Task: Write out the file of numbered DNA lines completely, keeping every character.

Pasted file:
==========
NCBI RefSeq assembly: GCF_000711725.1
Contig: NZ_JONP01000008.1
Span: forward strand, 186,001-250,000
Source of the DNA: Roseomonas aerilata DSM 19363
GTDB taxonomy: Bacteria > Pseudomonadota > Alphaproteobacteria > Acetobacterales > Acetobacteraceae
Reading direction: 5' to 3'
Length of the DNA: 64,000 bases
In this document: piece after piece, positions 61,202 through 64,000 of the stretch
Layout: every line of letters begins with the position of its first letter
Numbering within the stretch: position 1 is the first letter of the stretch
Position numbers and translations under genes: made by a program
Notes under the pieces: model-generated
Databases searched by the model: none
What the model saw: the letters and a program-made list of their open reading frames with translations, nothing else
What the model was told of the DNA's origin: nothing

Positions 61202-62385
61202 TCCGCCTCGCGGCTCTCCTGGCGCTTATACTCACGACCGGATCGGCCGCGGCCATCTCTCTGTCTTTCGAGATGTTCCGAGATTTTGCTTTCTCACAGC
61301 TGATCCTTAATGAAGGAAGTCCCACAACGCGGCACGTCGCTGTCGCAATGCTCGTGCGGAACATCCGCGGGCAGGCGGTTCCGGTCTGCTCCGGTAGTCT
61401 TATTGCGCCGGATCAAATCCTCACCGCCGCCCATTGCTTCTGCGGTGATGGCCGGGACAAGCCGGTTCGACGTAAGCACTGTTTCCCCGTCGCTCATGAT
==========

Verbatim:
NCBI RefSeq assembly: GCF_000711725.1
Contig: NZ_JONP01000008.1
Span: forward strand, 186,001-250,000
Source of the DNA: Roseomonas aerilata DSM 19363
GTDB taxonomy: Bacteria > Pseudomonadota > Alphaproteobacteria > Acetobacterales > Acetobacteraceae
Reading direction: 5' to 3'
Length of the DNA: 64,000 bases
In this document: piece after piece, positions 61,202 through 64,000 of the stretch
Layout: every line of letters begins with the position of its first letter
Numbering within the stretch: position 1 is the first letter of the stretch
Position numbers and translations under genes: made by a program
Notes under the pieces: model-generated
Databases searched by the model: none
What the model saw: the letters and a program-made list of their open reading frames with translations, nothing else
What the model was told of the DNA's origin: nothing

Positions 61202-62385
61202 TCCGCCTCGCGGCTCTCCTGGCGCTTATACTCACGACCGGATCGGCCGCGGCCATCTCTCTGTCTTTCGAGATGTTCCGAGATTTTGCTTTCTCACAGC
61301 TGATCCTTAATGAAGGAAGTCCCACAACGCGGCACGTCGCTGTCGCAATGCTCGTGCGGAACATCCGCGGGCAGGCGGTTCCGGTCTGCTCCGGTAGTCT
61401 TATTGCGCCGGATCAAATCCTCACCGCCGCCCATTGCTTCTGCGGTGATGGCCGGGACAAGCCGGTTCGACGTAAGCACTGTTTCCCCGTCGCTCATGAT